Colorado's Finest Cataract Surgery
Serving Denver and Fort Collins Cataracts Patients
What is a Cataract?
A cataract occurs when the eye's natural crystalline lens becomes cloudy.
Imagine how a headlight cover on an old motor vehicle becomes oxidized and yellow. In much the same way, time takes its toll on the lens inside your eye causing it to lose transparency. A cataract appears as a yellow-to-white cloudiness near the eye's pupil and may interfere with your vision by causing dulling of colors with glares or haloes around light sources.
Cataract surgery is the most commonly performed surgery in the United States. In the hands of a highly educated and experienced catarat surgeon, such as Dr. Paul Cutarelli, cataract surgery has evolved into to a state-of-the-art medical marvel, involving no shots, no stitches, and no patches.
Dr. Cutarelli's modern cataract surgery techniques offer the lowest risk of complications. During the cataract removal procedure, the eye's natural lens is liquefied using a process called phacoemulsification that gently vacuums the cloudy lens out through a micro-sized incision. Then a tiny replacement lens implant is inserted inside the eye to replace the old lens. The lens implant is inserted through the tiniest incision possible in a folded position. It then opens up to take its proper place inside the lens capsule. With today's modern advances in premium lens implant design, many of our cataract patients see both near and far without glasses.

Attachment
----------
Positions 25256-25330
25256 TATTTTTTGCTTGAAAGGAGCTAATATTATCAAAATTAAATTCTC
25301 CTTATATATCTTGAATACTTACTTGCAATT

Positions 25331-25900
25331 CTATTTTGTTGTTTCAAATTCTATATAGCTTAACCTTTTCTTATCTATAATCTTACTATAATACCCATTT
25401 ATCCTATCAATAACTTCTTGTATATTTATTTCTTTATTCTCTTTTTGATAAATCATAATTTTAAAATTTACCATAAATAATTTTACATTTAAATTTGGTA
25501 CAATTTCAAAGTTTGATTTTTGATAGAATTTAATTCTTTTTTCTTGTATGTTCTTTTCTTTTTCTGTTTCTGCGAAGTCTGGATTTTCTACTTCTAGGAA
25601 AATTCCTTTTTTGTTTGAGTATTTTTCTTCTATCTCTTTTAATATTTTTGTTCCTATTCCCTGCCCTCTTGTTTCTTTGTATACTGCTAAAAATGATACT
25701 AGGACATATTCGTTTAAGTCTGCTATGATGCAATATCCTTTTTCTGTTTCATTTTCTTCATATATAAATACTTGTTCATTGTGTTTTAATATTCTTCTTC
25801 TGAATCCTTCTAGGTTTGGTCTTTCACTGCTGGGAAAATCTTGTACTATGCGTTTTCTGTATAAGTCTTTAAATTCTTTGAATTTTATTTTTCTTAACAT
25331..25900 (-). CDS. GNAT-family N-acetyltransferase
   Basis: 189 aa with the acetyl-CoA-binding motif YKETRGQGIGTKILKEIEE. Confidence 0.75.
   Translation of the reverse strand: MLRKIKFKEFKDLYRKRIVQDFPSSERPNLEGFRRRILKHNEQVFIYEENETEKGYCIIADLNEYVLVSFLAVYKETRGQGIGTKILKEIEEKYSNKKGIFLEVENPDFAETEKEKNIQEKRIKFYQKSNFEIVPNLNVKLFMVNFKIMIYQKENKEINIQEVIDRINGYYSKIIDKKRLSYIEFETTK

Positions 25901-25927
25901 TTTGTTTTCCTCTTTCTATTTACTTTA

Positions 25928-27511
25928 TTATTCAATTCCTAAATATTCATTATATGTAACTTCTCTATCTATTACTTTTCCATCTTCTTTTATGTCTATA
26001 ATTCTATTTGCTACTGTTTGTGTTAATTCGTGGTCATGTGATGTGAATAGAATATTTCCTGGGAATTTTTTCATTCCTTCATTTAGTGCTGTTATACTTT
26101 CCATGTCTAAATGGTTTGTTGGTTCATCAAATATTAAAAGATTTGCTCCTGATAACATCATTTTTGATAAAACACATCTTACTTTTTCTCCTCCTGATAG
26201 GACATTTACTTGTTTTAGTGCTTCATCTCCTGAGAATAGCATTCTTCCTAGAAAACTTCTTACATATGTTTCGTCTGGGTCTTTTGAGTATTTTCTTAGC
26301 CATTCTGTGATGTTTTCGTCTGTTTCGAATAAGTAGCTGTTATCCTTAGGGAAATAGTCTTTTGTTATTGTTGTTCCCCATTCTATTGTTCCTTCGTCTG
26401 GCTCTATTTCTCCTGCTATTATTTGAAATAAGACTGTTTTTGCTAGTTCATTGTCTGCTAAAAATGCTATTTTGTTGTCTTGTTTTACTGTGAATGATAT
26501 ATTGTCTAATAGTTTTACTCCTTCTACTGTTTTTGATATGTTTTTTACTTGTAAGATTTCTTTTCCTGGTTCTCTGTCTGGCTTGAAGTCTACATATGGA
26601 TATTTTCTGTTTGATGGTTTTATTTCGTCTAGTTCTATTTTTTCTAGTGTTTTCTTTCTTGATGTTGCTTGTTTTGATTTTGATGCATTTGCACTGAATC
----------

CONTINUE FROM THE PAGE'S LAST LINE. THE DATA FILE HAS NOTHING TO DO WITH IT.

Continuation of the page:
The Cutarelli Vision Promise
Dr. Paul Cutarelli is first and foremost concerned about what is best for you as his patient and strives diligently and with great care to achieve the goal of your best possible vision. We invite you to call us today for your personalized consultation.
Denver, Colorado Office
Map and Directions
7887 E. Belleview Avenue, Suite 180
Denver, Colorado 80111
Fort Collins, Colorado Office
Map and Directions
2105 Bighorn Road
Fort Collins, Colorado 80525
Dr. Paul Cutarelli performs advanced technology diagnostic testing and treatment, as well as taking the time necessary to provide each patient with information needed to fully understand his or her condition and to achieve the best possible visual outcome.